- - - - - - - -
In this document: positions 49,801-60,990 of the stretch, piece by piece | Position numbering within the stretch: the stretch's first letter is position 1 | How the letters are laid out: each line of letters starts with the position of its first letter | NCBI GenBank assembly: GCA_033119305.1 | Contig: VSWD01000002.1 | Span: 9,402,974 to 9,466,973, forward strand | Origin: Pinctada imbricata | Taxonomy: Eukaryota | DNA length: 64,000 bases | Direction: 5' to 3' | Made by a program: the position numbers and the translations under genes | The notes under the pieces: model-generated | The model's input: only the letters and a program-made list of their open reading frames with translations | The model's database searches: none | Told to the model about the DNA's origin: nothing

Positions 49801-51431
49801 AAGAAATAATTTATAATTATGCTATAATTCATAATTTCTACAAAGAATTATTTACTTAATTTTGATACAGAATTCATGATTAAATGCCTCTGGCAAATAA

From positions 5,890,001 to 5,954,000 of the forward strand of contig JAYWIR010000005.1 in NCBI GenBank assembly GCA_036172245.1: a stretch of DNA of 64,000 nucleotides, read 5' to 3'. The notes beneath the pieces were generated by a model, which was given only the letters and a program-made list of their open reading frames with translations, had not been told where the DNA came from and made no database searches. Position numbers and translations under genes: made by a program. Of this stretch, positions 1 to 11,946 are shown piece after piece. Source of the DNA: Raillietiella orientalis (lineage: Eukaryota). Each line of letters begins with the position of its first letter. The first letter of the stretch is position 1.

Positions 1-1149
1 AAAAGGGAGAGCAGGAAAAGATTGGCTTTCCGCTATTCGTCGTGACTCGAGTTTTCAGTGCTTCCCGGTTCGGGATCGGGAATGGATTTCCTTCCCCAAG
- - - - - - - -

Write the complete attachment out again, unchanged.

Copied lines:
In this document: positions 49,801-60,990 of the stretch, piece by piece | Position numbering within the stretch: the stretch's first letter is position 1 | How the letters are laid out: each line of letters starts with the position of its first letter | NCBI GenBank assembly: GCA_033119305.1 | Contig: VSWD01000002.1 | Span: 9,402,974 to 9,466,973, forward strand | Origin: Pinctada imbricata | Taxonomy: Eukaryota | DNA length: 64,000 bases | Direction: 5' to 3' | Made by a program: the position numbers and the translations under genes | The notes under the pieces: model-generated | The model's input: only the letters and a program-made list of their open reading frames with translations | The model's database searches: none | Told to the model about the DNA's origin: nothing

Positions 49801-51431
49801 AAGAAATAATTTATAATTATGCTATAATTCATAATTTCTACAAAGAATTATTTACTTAATTTTGATACAGAATTCATGATTAAATGCCTCTGGCAAATAA

From positions 5,890,001 to 5,954,000 of the forward strand of contig JAYWIR010000005.1 in NCBI GenBank assembly GCA_036172245.1: a stretch of DNA of 64,000 nucleotides, read 5' to 3'. The notes beneath the pieces were generated by a model, which was given only the letters and a program-made list of their open reading frames with translations, had not been told where the DNA came from and made no database searches. Position numbers and translations under genes: made by a program. Of this stretch, positions 1 to 11,946 are shown piece after piece. Source of the DNA: Raillietiella orientalis (lineage: Eukaryota). Each line of letters begins with the position of its first letter. The first letter of the stretch is position 1.

Positions 1-1149
1 AAAAGGGAGAGCAGGAAAAGATTGGCTTTCCGCTATTCGTCGTGACTCGAGTTTTCAGTGCTTCCCGGTTCGGGATCGGGAATGGATTTCCTTCCCCAAG